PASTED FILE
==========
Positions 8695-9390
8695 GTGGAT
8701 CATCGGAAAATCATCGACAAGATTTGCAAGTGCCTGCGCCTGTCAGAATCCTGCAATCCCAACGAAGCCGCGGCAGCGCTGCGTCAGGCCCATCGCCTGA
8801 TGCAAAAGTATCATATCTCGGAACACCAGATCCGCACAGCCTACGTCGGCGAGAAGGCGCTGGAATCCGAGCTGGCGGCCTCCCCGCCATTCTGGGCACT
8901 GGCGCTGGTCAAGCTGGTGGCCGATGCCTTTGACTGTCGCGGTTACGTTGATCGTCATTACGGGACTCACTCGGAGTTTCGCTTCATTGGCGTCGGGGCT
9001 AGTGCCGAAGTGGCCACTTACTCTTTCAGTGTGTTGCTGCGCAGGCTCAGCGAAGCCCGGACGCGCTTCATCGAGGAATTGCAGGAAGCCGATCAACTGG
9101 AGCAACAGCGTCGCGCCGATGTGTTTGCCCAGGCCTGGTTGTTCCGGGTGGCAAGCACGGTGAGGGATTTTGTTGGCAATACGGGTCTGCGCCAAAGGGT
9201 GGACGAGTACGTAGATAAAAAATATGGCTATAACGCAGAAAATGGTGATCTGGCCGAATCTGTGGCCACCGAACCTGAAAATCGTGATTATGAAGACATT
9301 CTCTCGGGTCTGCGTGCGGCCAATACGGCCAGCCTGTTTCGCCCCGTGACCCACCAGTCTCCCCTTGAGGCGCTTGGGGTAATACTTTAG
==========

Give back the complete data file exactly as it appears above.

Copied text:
Positions 8695-9390
8695 GTGGAT
8701 CATCGGAAAATCATCGACAAGATTTGCAAGTGCCTGCGCCTGTCAGAATCCTGCAATCCCAACGAAGCCGCGGCAGCGCTGCGTCAGGCCCATCGCCTGA
8801 TGCAAAAGTATCATATCTCGGAACACCAGATCCGCACAGCCTACGTCGGCGAGAAGGCGCTGGAATCCGAGCTGGCGGCCTCCCCGCCATTCTGGGCACT
8901 GGCGCTGGTCAAGCTGGTGGCCGATGCCTTTGACTGTCGCGGTTACGTTGATCGTCATTACGGGACTCACTCGGAGTTTCGCTTCATTGGCGTCGGGGCT
9001 AGTGCCGAAGTGGCCACTTACTCTTTCAGTGTGTTGCTGCGCAGGCTCAGCGAAGCCCGGACGCGCTTCATCGAGGAATTGCAGGAAGCCGATCAACTGG
9101 AGCAACAGCGTCGCGCCGATGTGTTTGCCCAGGCCTGGTTGTTCCGGGTGGCAAGCACGGTGAGGGATTTTGTTGGCAATACGGGTCTGCGCCAAAGGGT
9201 GGACGAGTACGTAGATAAAAAATATGGCTATAACGCAGAAAATGGTGATCTGGCCGAATCTGTGGCCACCGAACCTGAAAATCGTGATTATGAAGACATT
9301 CTCTCGGGTCTGCGTGCGGCCAATACGGCCAGCCTGTTTCGCCCCGTGACCCACCAGTCTCCCCTTGAGGCGCTTGGGGTAATACTTTAG